Could the government cap rents at the advertised rate?
Oli Sherlock, Goodlord's Director of Insurance, delves into the topic of capping rents at the marketed rate, to discourage bidding on rental properties.
Rents have skyrocketed for tenants in recent months. That's no secret. It's also no secret that mortgage rates are soaring for landlords, sitting at nearly 7% on average for new fixed-term buy-to-let mortgages. The government has worked with lenders on a mortgage charter, helping alleviate some of the pressures on the homeowner market - but that's only for residential mortgages.
A lack of stock pushing up rents
Earlier this year, I was lucky enough to host several focus groups with landlords, agents, and tenants as part of our Renting Done Right initiative. We delved into the rent crisis, to better understand what's driving it and how all three stakeholders feel about it.
The base rate - affecting mortgage interest rates - is predicted to jump again to 5.5% in August. Landlords have to cover their costs somehow, so rents are likely to stay high.
But we all know that the fundamental issue at play here is the lack of available stock. The direction of market forces suggest that, although we're still expecting the summer months to be busy, some tenants are sitting tight as the availability of properties to move into runs dry - which is likely to contribute further to increased rents.
Among solutions for incentivising landlords to stay in the sector - you can read more about these in our Renting Done Right report - our research showed that thirty percent of the agents and landlords we surveyed felt that rent controls would encourage more landlords to leave the sector in England. This sentiment is reflected in the reality of the ongoing rent cap experiment in Scotland.
The rent cap in Scotland
In Scotland, the government chose to implement a rent freeze, transitioning to a temporary rent cap. Rent increases have been limited since September 2022, with a rent freeze for five months until March 2023, and a 3% rent cap in place in most instances since then. This cap has now been extended to March 2024.
However, the latest data from PropertyMark shows that this experiment didn't keep rents as low as expected. Its data shows that 50% of its agents based in Scotland saw rents increase month-on-month on average at their branch in April 2023. Those same agents also saw 12% less stock on average in May 2023 versus May 2022.
The rent cap only limits rent increases on an existing tenancy. Rents on new tenancies can be set at any rate, pushing up the average market rates across the country.
One agency has seen an increase of 12.8% on average for rents on new lets in April 2023, £96 more than the year before.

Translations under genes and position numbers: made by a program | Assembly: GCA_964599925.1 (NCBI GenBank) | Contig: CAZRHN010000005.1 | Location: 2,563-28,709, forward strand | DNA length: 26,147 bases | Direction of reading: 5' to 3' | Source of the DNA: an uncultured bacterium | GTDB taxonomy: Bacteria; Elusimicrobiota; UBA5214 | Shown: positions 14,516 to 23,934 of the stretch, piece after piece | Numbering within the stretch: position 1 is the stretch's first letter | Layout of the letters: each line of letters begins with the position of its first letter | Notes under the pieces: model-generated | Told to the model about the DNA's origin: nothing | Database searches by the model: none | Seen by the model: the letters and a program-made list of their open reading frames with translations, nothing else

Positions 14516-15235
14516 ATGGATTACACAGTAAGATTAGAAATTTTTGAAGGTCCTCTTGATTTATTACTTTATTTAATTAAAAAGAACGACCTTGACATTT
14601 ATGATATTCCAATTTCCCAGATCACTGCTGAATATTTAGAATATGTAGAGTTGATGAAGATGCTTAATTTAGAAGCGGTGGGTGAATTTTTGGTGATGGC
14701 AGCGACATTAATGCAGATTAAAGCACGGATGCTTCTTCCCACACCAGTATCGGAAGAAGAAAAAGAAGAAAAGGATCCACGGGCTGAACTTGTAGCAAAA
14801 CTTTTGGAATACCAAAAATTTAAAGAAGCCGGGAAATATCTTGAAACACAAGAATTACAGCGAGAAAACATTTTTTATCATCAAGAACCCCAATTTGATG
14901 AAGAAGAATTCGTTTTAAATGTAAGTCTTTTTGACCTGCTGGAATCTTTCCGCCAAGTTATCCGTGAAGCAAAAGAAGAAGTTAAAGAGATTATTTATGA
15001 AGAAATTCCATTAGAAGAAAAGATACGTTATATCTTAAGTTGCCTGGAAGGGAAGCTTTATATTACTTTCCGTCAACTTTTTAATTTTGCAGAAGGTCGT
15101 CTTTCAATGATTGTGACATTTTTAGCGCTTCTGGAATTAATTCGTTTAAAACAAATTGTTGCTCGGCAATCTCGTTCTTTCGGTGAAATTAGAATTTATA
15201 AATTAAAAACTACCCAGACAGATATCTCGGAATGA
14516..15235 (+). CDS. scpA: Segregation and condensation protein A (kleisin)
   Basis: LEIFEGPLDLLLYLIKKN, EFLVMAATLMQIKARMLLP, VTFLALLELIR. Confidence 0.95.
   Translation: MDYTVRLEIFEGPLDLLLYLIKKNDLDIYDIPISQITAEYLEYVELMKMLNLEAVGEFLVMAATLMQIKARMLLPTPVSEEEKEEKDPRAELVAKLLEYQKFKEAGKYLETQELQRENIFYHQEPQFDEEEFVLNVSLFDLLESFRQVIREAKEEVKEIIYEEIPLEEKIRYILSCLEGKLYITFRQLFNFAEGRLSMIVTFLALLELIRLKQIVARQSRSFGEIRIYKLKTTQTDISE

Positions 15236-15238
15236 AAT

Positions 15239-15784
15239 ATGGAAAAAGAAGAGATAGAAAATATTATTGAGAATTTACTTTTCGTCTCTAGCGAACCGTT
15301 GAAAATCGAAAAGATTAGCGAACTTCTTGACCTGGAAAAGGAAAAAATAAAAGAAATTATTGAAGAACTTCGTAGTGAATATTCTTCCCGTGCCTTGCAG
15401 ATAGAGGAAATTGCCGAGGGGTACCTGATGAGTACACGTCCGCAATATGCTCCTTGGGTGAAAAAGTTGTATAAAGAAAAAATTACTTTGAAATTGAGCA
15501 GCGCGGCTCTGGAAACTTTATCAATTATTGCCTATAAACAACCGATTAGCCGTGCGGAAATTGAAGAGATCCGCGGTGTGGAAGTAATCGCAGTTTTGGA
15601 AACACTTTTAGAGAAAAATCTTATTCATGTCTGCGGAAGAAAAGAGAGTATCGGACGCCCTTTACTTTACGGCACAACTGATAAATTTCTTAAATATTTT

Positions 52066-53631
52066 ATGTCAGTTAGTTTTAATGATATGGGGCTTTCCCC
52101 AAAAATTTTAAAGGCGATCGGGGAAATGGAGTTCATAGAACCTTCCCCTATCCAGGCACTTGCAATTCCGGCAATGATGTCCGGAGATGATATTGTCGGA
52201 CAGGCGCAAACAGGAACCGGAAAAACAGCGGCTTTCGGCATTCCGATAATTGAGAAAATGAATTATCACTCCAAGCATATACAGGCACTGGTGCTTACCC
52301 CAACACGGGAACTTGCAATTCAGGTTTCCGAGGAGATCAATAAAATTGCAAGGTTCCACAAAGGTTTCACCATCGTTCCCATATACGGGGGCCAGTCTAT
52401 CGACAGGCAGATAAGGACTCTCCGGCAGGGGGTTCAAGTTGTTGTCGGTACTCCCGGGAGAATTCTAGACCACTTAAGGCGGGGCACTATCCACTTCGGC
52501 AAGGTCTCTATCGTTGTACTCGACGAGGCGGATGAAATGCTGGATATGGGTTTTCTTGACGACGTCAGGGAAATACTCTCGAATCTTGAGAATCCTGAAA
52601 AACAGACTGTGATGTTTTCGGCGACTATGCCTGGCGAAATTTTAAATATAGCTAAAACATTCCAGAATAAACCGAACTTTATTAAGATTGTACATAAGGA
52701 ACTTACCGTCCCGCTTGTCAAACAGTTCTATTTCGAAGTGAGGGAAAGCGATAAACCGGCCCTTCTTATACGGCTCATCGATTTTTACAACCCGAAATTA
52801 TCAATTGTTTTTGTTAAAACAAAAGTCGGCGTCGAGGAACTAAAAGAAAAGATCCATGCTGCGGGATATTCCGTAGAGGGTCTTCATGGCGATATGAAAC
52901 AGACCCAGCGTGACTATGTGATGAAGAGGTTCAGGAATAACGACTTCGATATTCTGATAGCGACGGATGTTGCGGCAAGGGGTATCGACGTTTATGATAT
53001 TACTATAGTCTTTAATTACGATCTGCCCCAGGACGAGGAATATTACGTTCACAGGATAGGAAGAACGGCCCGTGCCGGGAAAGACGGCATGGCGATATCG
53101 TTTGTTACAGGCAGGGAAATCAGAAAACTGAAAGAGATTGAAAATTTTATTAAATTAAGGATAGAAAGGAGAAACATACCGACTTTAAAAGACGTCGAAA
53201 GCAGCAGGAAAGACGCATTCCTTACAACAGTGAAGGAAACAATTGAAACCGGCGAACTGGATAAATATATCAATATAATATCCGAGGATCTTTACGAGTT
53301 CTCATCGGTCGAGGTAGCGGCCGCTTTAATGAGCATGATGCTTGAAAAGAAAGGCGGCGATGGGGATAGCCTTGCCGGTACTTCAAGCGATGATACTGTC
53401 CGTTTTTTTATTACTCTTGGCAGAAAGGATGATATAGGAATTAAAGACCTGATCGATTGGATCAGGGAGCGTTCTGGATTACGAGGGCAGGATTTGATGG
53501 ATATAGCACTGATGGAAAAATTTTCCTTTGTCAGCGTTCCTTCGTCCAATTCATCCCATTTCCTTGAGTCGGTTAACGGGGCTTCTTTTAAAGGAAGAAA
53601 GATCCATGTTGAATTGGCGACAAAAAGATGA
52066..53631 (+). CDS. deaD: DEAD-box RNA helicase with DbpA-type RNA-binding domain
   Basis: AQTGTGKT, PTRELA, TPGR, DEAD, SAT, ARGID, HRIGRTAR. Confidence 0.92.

An alternative to rent controls
So, rent caps are a no-go. Even Labour's Shadow Housing Secretary, Lisa Nandy, has now said that the she doesn't back rent controls or a regional freeze on rents.
An alternative solution that came out of our focus group talks - proposed by tenants with 83% supporting the concept - was banning bidding on rents. In this scenario, agents and landlords would instead set rents at a fair rate from the outset when marketing the property.
In Australia, banning bidding on rental properties is already in place in some jurisdictions. That means that landlords and agents can't advertise properties with a rent price range, auction properties for rent, or "solicit offers" above the advertised price.
A campaign called "Ban the bids" launched back in January in Bristol with a similar aim - and the biggest agency in the region has reportedly pledged to stop asking applicants to bid more than the advertised amount.
However, this still leaves space for tenants to choose to offer more - with some also offering to pay rent in advance - which results in "secret" bidding wars.
Could banning rental bids still drive up rents?
New South Wales in Australia did propose that agents should have to disclose how much another tenant has bid on a property. But that has since been dropped as commentators said that it would give renters the chance to outbid each other - resulting in "rental auctions".
So, on paper stopping rental bids seems a fair solution, as it would simply require agents and landlords to set the price according to the local rates which should slow the rate at which rents increase.
However, it isn't a clear-cut solution, unless any and all offers above the advertised rental amount were banned. And, of course, I'm not saying that all agencies or landlords encourage bidding, so it would likely only affect a small proportion of the rental market.
The campaign in Bristol has targeted councillors, with the region's Housing Chief, Tom Renhard pledging to look into what more Bristol City Council could do to discourage or stop landlords and letting agencies from making tenants outbid each other.
We wait to see what the results of that may be and if this could become a topic of discussion across more local councils in the UK, as they search for new solutions to balance the market and slow the rate at which rents climb.